When it comes to stats, Wormwood is much less threatening than Abaddon, He has 110 hit points, 16 AC, is proficient in no saves, and his highest ability score is 20 Intelligence. His only real defensive feature that can withstand the PCs is Limited Spell Immunity, where as a reaction he becomes immune to one spell cast against him, but the ability has to recharge on a 5-6 on a d6. His only real attack is a spectral key that is wielded as a melee weapon that deals a lot of radiant damage and can forcefully teleport a struck character. Wormwood can also open or unlock any object or portal much like Peter can as Keeper of Keys. Finally, he spend an action to transform into a Fallen Star form, gaining a fly speed of 300 feet, able to plane shift and teleport at will, and all bodies of water become damaging and poisonous within a 500 mile radius. And since the party’s fighting him in the middle of a vast ocean…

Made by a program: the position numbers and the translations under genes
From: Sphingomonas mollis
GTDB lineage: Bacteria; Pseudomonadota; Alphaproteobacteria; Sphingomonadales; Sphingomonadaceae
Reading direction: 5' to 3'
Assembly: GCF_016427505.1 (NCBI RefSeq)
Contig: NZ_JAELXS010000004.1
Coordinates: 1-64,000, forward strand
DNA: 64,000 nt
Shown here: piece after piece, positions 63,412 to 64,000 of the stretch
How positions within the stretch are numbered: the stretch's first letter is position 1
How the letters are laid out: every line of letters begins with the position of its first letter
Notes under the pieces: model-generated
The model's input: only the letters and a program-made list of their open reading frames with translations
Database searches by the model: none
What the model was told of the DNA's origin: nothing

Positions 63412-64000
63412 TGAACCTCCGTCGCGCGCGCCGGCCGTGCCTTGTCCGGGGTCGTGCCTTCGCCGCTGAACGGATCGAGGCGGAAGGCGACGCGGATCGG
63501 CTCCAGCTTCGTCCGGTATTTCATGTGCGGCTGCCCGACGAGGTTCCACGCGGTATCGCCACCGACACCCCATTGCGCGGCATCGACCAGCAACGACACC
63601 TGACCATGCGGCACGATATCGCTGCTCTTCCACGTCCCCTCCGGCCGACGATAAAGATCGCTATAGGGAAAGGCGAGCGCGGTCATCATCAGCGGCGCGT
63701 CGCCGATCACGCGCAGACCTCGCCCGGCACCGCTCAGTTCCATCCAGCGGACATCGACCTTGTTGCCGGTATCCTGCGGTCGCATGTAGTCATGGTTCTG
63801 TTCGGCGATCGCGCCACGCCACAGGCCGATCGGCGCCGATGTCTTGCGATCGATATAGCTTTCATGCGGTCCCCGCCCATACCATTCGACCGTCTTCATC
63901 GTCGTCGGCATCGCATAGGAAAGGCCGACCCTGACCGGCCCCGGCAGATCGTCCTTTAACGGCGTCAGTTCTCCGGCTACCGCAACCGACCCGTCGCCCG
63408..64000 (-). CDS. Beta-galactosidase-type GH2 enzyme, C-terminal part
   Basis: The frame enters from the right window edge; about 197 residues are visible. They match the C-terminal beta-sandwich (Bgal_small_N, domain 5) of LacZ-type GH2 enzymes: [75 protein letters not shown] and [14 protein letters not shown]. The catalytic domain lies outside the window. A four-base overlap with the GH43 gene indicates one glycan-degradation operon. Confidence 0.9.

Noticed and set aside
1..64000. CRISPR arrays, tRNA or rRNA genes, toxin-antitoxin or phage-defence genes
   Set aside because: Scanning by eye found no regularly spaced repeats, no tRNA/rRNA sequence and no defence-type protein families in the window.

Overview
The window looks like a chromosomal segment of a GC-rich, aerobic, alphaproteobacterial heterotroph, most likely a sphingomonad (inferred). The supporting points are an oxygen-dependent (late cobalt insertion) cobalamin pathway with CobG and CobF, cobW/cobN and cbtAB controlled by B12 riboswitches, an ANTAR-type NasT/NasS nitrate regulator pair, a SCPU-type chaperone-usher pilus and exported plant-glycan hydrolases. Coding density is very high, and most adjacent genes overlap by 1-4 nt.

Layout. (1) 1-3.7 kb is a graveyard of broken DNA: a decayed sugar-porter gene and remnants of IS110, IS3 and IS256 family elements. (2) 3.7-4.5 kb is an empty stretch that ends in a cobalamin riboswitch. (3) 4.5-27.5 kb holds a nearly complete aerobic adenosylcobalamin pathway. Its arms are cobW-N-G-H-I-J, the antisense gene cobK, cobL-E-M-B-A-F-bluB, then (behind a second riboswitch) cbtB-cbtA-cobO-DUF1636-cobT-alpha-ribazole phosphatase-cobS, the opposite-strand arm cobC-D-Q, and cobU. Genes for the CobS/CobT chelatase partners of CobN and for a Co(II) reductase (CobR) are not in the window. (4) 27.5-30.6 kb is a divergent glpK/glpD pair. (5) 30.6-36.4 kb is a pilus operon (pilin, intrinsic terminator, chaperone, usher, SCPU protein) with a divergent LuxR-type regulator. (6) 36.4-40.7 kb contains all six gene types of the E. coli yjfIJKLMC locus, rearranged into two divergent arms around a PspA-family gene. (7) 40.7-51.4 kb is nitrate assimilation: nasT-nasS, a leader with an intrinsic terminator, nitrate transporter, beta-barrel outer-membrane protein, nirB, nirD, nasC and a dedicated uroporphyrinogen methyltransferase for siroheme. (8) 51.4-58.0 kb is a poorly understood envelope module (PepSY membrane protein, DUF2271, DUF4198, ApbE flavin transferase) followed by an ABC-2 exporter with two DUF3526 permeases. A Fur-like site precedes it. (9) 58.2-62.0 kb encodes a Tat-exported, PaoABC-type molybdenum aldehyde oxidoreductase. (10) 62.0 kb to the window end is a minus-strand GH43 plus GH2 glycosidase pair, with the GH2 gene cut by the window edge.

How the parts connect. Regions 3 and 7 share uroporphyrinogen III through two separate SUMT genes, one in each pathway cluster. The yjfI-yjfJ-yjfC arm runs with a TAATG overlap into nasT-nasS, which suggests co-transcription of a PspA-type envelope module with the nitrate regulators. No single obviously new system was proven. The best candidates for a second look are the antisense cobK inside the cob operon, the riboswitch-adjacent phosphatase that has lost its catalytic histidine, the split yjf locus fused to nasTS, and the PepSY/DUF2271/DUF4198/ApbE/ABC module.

Given that Wormwood can Teleport and Plane Shift at will, the question is raised of what’s preventing him from leaving mid-combat if the tide turns against him? Well, the adventure doesn’t go into detail on this. I presume the fight on the water planet is meant to be a sort of final stand, cuz otherwise I can’t see him being caught unless he gets low initiative and the PCs jump him with a flurry of attacks or successfully Counterspell his magic every time. If the party fails to catch Wormwood, they can’t go back to deal with Abaddon or Ashmedai, and Azrael uses the Book of Souls to locate the latter fiend in the next section.